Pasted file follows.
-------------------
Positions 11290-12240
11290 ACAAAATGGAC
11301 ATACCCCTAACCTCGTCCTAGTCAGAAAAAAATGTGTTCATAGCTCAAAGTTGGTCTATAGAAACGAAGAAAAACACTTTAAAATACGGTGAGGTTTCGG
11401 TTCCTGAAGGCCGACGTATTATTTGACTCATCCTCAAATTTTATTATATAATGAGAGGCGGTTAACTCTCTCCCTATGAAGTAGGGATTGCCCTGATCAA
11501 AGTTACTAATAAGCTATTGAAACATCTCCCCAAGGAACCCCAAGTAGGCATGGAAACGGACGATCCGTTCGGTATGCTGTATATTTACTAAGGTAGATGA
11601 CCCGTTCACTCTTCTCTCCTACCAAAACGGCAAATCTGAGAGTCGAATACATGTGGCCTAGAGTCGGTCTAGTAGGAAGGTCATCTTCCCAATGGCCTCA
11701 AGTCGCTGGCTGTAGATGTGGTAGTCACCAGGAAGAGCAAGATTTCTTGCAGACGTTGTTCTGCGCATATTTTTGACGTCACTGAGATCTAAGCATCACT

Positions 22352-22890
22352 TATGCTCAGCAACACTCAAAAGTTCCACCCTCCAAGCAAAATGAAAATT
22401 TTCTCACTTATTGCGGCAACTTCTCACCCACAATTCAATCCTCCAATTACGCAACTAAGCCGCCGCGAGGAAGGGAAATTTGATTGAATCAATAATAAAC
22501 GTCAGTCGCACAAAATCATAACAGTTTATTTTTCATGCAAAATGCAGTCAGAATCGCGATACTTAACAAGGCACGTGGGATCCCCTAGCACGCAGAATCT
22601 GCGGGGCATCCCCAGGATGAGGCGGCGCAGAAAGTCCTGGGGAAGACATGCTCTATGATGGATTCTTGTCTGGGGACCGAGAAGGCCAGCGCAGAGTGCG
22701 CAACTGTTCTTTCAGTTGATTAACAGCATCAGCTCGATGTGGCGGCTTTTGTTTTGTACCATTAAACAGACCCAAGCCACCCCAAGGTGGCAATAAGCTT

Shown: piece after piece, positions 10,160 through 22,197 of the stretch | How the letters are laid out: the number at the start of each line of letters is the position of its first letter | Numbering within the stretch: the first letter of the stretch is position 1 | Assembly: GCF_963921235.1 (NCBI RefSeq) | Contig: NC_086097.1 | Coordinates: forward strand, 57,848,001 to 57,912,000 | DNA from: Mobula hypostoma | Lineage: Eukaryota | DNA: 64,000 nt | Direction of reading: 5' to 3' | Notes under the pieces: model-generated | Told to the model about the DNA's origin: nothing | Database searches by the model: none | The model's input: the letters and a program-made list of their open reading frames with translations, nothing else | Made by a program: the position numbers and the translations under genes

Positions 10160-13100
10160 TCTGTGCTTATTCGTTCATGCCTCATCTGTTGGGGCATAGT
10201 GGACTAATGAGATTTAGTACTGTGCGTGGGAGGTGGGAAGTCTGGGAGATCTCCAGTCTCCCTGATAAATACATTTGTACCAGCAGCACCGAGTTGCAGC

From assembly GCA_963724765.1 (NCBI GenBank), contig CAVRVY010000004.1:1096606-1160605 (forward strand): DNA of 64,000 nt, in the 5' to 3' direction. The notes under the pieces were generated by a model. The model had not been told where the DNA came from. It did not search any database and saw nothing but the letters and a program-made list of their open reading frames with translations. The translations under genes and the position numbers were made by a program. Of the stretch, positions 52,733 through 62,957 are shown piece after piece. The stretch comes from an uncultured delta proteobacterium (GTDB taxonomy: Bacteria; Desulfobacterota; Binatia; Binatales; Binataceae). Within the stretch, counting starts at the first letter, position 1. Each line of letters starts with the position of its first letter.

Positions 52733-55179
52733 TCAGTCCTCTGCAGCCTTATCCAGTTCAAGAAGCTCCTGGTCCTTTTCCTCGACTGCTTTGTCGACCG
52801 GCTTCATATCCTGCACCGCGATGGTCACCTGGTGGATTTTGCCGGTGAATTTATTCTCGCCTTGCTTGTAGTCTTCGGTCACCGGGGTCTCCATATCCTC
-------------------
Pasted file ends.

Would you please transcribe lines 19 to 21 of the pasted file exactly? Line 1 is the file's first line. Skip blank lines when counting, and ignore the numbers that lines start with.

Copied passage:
Positions 52733-55179
52733 TCAGTCCTCTGCAGCCTTATCCAGTTCAAGAAGCTCCTGGTCCTTTTCCTCGACTGCTTTGTCGACCG
52801 GCTTCATATCCTGCACCGCGATGGTCACCTGGTGGATTTTGCCGGTGAATTTATTCTCGCCTTGCTTGTAGTCTTCGGTCACCGGGGTCTCCATATCCTC